Does this route work to synthesize cyclopentane from cyclohexane?

  1. Free-radical halogenation.

  2. Elimination with strong base to form cyclohexene.

  3. Ozonolysis to make di-aldehyde.

  4. Oxidation to make di-carboxylic acid.

  5. Esterification with ethanol, acid, and heat.

  6. Alpha-proton elimination with ethoxide ion.

  7. Intramolecular attack of other carbonyl carbon; loss of ethoxide leaving group.

  8. Acid, high heat, water to return to carboxylic acid. Expulsion of ethanol.

  9. Heat for decarboxylication. Loss of carbon dioxide.

  10. Not illustrated: removal of carbonyl using Wolff-Kishner and Clemmensen.

I think a few modifications I could make are:

  1. Formation of methyl ester using diazomethane. This would not involve heat and acid. But it would involve something that is potentially explosive.

  2. Alternately, make an acid chloride and then go down to the ester if I wanted to avoid the heat involved with Fischer esterification.

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  • $\begingroup$ Whether this route works or not isn't the point. There is absolutely no good reason to make one readily available hydrocarbon from another via complex chemistry. $\endgroup$ – matt_black Feb 11 '20 at 15:38

Why not just use the Aldol condensation on the dialdehyde produced from ozonolysis and save some steps?

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  • $\begingroup$ What does the heat, copper, and quinolone do? $\endgroup$ – Dissenter Dec 2 '14 at 23:34
  • 2
    $\begingroup$ Just typical conditions for a decarboxylation, quinoline is a high boiling solvent. $\endgroup$ – ron Dec 2 '14 at 23:35

Your route looks good until the last step. After decarboxylation, the intermediate will be cyclopentanone. So all that will be left to do is reduce the ketone to an alkane (you probably know a couple of options).

  • $\begingroup$ Oops, forgot about that. Wolff-Kishner or Clemmensen should work. $\endgroup$ – Dissenter Dec 2 '14 at 22:32

I know this is an old thread that only just became back to life so it's probably no longer worth it, but I'd think you could shorten these routes a bit by using some ring-contraction chemistry (e.g. Favorskii):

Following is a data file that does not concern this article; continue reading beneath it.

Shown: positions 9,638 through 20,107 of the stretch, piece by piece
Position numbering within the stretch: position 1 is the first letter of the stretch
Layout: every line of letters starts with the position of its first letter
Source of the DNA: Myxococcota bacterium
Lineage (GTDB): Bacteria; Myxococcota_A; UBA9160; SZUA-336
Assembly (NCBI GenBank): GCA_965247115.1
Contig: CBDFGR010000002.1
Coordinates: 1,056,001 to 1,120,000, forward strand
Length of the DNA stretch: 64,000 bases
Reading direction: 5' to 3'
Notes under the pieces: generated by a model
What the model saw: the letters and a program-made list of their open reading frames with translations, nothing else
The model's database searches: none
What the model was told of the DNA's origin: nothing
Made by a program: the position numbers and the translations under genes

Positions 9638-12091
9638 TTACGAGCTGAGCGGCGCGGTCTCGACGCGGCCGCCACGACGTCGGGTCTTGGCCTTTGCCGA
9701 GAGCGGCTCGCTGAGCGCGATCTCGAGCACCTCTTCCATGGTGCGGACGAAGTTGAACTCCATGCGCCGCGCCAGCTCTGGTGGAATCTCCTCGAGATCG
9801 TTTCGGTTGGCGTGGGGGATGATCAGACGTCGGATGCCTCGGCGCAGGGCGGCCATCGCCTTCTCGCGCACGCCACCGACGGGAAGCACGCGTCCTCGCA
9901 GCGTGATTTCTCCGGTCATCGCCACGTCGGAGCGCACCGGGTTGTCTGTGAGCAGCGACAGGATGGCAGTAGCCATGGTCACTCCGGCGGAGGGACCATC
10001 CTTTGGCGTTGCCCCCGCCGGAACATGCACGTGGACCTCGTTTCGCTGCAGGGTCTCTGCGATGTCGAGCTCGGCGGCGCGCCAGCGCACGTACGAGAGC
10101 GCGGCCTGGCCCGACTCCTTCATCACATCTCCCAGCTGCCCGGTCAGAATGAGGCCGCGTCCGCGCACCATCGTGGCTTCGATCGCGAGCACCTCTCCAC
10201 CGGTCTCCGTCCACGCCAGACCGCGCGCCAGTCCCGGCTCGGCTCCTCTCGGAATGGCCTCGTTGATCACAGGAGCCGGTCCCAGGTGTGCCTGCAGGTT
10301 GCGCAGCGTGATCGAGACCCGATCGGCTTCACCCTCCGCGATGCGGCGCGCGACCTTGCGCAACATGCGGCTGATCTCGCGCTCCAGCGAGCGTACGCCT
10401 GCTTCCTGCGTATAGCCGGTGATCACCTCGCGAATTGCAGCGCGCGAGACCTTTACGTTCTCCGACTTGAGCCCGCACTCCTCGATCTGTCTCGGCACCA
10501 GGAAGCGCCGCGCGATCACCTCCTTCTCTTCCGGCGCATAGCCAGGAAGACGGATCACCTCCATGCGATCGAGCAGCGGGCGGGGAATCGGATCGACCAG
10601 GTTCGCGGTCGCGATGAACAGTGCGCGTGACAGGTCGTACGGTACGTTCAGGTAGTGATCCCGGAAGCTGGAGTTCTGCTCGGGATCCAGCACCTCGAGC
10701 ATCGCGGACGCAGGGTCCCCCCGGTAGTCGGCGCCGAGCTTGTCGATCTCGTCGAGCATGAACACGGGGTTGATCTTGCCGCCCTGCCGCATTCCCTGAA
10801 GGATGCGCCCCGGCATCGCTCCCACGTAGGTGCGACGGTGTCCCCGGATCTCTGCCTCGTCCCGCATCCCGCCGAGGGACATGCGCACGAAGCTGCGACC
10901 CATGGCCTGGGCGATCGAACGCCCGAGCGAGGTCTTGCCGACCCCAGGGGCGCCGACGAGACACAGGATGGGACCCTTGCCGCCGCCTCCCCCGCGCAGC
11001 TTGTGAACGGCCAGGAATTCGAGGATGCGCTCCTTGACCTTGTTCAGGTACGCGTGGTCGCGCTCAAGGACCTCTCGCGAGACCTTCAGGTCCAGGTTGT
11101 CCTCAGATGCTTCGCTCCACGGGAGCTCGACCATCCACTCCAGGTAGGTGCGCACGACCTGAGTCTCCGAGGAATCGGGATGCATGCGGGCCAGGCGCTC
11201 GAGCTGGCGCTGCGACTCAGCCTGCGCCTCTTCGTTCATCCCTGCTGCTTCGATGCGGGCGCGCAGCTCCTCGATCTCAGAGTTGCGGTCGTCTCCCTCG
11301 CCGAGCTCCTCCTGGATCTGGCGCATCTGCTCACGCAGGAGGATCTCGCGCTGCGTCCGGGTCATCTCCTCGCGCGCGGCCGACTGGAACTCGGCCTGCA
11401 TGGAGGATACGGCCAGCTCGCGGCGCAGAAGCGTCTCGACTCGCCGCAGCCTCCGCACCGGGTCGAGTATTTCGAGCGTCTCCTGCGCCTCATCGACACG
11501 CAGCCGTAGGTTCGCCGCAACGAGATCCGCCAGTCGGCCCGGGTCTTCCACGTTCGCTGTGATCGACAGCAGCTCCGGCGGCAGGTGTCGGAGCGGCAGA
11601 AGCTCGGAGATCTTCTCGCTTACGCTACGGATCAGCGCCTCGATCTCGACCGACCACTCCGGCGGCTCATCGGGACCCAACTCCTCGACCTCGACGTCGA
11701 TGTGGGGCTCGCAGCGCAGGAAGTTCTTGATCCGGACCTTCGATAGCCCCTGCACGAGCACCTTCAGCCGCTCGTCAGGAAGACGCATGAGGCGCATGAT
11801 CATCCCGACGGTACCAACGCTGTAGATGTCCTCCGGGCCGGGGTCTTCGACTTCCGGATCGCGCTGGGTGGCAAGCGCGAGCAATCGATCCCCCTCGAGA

Refs: 1. M. T. Musser, Cyclohexanol and cyclohexanone. Ullmann's Encycloedia of industrial chemistry, 2000. 2. Synth. Comm. 2007, 37, 4149. 3. JACS 1960, 82, 4307. 4. J. Chem. Soc., Chem. Commun. 1983, 939.

  • $\begingroup$ Thank you for your comment $\endgroup$ – Dissenter Feb 17 '20 at 9:28

I would go with a different route, I would aim to convert the cyclohexane into cyclohexanone maybe via cyclohexanol. I would be looking for some bacteria which can do a selective oxidation or I would aim for using some CH activation chemistry which Derek Barton worked on.

An alternative is to brominate cyclohexane to cyclohexyl bromide and then react with 2-nitropropane to form cyclohexanone under basic conditons. Here is a diagram showing the core of my route.

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I would want to react the cyclohexanone with nitric acid using vanadium as a cataylst to form adipic acid. I would convert this into the diethyl ester. I would then want to condense it with itself using a base such as sodium ethoxide to form a ketoester.

I would then react this with aqueous base and then aqueous acid to get cyclopentanone. I would then reduce this using either zinc amalgum in hydrochloric acid or hydrazine under basic conditions.

Another method which is a tad on the brutal side is to make the adipic acid and then to heat it up with a mixture of manganese carbonate and barium hydroxide to form the cyclopentanone. See Slomp,G. et al. - Journal of Organic Chemistry, 1960, vol. 25, p. 514 - 518 for the use of this type of reaction. This relates to the synthesis of phenylacetone from phenyl acetic acid and acetic acid using thorium dioxide. I have worked once with phenyl acetic acid and it has a disgusting smell, I recall it was like old socks.


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